Universal basic income has been a buzzword in the media lately, but how far back does this ideology go? Rutger Bregman is a Dutch historian and author, who wrote the book Utopia for Realists. Bregman sheds a very interesting light on the topic of universal basic income and how it has progressed through history to present day.
A Universal basic income (UBI), is where all adult individuals receive a set payment that allows people to meet their basic needs. The UBI payment would be enough for a person to live on, without experiencing poverty. It is not considered a welfare payment, since welfare payments are targeted at a specific group. Whereas UBI is for all adult individuals, regardless of your circumstance.
In other words, you don’t have to work, mystery shop or do weird surveys to get this money, it’s completely free. Depending on where you sit on the political spectrum, this could either be the best goddamn idea ever, or a total nightmare. There are pros and cons to this radical view, but where did it all start?
During 1974 to 1979, a little farming town of around 10,000 people underwent an experiment to eliminate poverty. This town is called Dauphin and is situated in Manitoba, Canada. For five years, monthly cheques were given to residents and for five years, poverty was non-existent. Frances Richardson was a mother of six and was one of the individuals who were given a monthly cheque. It provided her family with a constant and stable income. The fridge was full, the bills were paid and the kids stayed in school.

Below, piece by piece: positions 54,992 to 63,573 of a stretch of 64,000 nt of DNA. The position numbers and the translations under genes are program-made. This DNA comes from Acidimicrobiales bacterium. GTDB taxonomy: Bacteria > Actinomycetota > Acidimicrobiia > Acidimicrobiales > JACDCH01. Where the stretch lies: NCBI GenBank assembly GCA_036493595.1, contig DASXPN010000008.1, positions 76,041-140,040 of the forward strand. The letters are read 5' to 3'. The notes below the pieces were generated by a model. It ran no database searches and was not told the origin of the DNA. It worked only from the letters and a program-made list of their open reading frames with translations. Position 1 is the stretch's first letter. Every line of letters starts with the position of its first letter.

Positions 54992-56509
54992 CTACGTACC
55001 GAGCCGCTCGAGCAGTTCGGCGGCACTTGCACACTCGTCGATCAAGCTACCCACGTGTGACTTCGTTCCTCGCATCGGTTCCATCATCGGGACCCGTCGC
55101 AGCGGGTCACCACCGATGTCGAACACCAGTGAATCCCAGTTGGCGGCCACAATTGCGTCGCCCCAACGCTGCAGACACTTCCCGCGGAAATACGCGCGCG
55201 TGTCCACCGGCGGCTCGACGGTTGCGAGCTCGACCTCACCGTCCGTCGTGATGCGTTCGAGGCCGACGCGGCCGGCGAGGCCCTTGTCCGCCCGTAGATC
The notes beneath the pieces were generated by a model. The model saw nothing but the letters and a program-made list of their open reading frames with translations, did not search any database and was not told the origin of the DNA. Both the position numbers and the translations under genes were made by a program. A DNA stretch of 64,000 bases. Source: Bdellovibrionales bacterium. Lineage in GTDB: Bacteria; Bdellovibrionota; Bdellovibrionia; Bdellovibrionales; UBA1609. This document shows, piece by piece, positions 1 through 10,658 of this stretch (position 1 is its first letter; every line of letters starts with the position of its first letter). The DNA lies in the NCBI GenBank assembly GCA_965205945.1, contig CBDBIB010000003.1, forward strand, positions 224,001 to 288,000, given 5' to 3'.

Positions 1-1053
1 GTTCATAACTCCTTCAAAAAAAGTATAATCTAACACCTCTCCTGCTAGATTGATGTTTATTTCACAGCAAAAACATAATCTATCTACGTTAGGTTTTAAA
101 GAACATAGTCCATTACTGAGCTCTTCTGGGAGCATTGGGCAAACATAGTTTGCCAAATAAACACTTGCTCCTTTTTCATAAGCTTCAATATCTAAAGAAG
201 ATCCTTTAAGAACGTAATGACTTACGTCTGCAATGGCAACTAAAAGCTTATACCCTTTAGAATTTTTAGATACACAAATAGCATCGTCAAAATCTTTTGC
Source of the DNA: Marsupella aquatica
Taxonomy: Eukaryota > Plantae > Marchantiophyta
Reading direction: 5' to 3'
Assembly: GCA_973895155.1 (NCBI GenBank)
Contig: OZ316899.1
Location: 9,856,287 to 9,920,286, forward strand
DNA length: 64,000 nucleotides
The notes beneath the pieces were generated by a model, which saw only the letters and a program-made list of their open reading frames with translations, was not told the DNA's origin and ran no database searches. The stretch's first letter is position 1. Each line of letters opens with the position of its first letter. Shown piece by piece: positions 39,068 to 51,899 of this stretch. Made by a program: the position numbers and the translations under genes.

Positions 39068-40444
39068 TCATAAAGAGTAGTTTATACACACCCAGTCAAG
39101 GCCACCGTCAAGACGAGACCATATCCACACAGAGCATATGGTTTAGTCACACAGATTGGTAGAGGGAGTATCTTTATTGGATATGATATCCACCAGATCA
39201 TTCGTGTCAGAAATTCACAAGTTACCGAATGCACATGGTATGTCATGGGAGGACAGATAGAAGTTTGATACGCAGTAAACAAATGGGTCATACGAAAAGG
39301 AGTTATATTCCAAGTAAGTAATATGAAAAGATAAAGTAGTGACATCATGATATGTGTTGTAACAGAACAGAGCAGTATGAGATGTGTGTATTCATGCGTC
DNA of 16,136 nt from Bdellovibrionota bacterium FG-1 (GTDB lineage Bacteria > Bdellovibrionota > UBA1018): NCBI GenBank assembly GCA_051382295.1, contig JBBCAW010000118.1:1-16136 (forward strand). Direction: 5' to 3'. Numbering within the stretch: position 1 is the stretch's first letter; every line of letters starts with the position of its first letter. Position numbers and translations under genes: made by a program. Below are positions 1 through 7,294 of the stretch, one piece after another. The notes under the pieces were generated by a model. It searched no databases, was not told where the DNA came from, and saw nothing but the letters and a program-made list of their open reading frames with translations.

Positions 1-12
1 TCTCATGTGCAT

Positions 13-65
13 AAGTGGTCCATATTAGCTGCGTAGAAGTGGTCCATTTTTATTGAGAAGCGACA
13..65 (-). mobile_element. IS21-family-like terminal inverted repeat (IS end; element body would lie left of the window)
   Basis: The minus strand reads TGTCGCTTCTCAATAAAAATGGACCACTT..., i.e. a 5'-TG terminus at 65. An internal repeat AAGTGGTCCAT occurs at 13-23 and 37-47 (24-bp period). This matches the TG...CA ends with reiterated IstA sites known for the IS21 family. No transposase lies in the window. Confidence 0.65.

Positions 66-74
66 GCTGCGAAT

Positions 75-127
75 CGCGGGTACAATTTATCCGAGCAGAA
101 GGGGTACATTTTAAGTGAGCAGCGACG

“We kept track of everything and somebody would come once a month” she explained, “I kept track of what I made and they could pay the difference to what they figured to be the cost to live.”
This, however, is where things get a little sad. A new government was voted into power and all their findings were archived into two thousand boxes, for almost thirty years! This experiment was pretty much forgotten about until Evelyn Forget, an economist, analysed the data back in 2011. The results showed that the Dauphin experiment was a huge success. Hospital admissions, crime and domestic violence went down, school students were doing better and the government actually saved money.